Nearly 50 years ago, not long after C. S. Lewis’s death on that horrific November 22, 1963, I first beheld his name. It was in Jeffrey Hart’s “The Rebirth of Christ,” published in National Review. Four years thereafter I helped found the New York C. S. Lewis Society (the oldest and still the largest of such societies), the midwife for which, as it happens, was National Review itself. Linda Bridges, then a summer intern at the magazine, received a letter to the editor asking if there was any interest in forming such a group and passed it on to Mr. Buckley, who, being a Lewis reader, included it in his Notes & Asides column. I mention this now not merely for the sheer pleasure of closing the circle, but also to lend some perspective to the tiresome question that I’m still sometimes asked, “Why all the fuss?” Even now there remains puzzlement over Lewis’s popularity, and many who are not puzzled persist in misconstruing the man.
For example, 20 years ago Christopher Hewetson, the vicar of what for three decades had been C. S. Lewis’s parish church in Headington Quarry, Oxford, seemed to sum up the English attitude toward the great man perfectly. He told his congregation that, yes, perhaps the time had come to improve their “connection with C. S. Lewis.” He said, “When I came here three and a half years ago . . . there was a certain ‘yes but.’ I found it difficult to get a well-known preacher to . . . the dedication of the Narnia window. Since then his rating has increased
. [My emphasis.] . . . He was a very committed Christian, a man of great prayer. . . . We must be proud of our connection with him and learn from it.” Yet by the time Father Hewetson made his concession, Lewis for most of the century had been the most famous Christian apologist writing in English: His voice was among the most recognizable on the BBC during World War II, his picture had been on the cover of Time
magazine, and his books were widely translated and selling in the millions.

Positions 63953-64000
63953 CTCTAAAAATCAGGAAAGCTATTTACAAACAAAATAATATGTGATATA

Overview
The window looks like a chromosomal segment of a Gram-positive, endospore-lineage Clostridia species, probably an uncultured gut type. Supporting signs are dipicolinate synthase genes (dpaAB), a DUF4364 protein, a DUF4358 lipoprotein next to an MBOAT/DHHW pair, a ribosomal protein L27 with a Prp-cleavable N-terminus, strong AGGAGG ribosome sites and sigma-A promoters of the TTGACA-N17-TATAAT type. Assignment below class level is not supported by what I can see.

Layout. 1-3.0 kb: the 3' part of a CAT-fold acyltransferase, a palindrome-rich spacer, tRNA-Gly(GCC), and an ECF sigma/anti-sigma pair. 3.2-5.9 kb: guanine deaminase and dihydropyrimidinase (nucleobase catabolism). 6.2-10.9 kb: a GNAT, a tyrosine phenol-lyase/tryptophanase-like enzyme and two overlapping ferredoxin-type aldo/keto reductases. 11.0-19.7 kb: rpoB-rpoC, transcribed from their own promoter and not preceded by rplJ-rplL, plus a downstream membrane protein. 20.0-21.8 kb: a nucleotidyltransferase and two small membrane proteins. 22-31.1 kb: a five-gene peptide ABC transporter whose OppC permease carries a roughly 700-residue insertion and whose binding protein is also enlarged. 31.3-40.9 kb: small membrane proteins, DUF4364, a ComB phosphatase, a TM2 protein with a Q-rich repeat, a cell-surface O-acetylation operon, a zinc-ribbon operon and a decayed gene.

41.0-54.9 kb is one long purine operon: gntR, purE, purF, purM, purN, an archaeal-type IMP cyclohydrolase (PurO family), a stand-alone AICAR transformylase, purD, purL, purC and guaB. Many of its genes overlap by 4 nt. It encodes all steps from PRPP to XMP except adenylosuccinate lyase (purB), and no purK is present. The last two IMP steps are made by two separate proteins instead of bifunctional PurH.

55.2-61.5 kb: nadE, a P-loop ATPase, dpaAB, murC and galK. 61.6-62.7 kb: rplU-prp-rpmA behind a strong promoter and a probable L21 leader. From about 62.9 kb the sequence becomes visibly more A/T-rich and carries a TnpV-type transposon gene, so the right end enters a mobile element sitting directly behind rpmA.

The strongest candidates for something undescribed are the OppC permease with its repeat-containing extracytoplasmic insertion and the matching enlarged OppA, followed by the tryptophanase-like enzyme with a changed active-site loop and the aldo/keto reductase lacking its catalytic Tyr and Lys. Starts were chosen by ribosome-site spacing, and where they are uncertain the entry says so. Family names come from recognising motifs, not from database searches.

Now we have this, from the former archbishop of Canterbury, Rowan Williams, who has published The Lion’s World: A Journey into the Heart of Narnia. In it this good man (but not good literary critic, I think) allows that Lewis “help[s] us rinse out what is stale in our thinking about Christianity.” Fine. But then Archbishop Williams frets about Lewis’s presumed “orientalism” and lingers over the simplistic notion that Susan Pevensie never returns to Narnia because she began to wear lipstick, whereas the actual reason is her denial of the very existence of Narnia and her claim that the adventures there were mere children’s stories invented by her and her siblings.
Any writer’s reputation has its vicissitudes. At his death Lewis’s fell so sharply that many of his books went out of print, until (owing in part to the founding of the New York Society) it pivoted. In the event, however, there is now a memorial to Lewis in Westminster Abbey, and I say it’s about time the Brits played some catchup. For it is we Americans who (for several decades) have made the most fuss. And here is why.
First, there is the man himself — an amply published (if minor) poet of considerable metrical and narrative skill; a philosopher (that is, academically trained as such), whose first university appointment was in philosophy and whose admonitory Abolition of Man (1943) is proving frighteningly prescient); a public intellectual whose book reviews and topical essays, such as “On Living in an Atomic Age” (“Nothing is more likely to destroy a species or a nation than a determination to survive at all costs”) and “The Dangers of National Repentance” (“you can indulge in the popular vice of detraction without restraint, and yet feel all the time that you are practicing contrition”), settled much hash; a first-person novelist (Till We Have Faces, 1956) the equal of Nabokov in technical proficiency and psychological depth; a writer, with some peers but no betters, of speculative fiction (the “Ransom Trilogy,” 1938–1945) and of fantasy (The Chronicles of Narnia, 1950–1956), works dense with ideas; a religious thinker whose sermons and essays, such as “Transposition,” “Membership,” and “Meditation in a Toolshed,” have knocked down many a straw man and clarified opaque doctrine; a fearsome debater (e.g., at the Oxford Socratic Club, of which he was president from 1941 to 1954); a Christian apologist who still invites attack as well as aspirants to be the “next C. S. Lewis”; and a prose stylist whose gifts of wit, analogy, imagery, economy, rhythmical dexterity, and rhetorical adroitness should place him in any canon worthy of study by anyone who claims to know — let alone to teach — the literature of English-speaking peoples.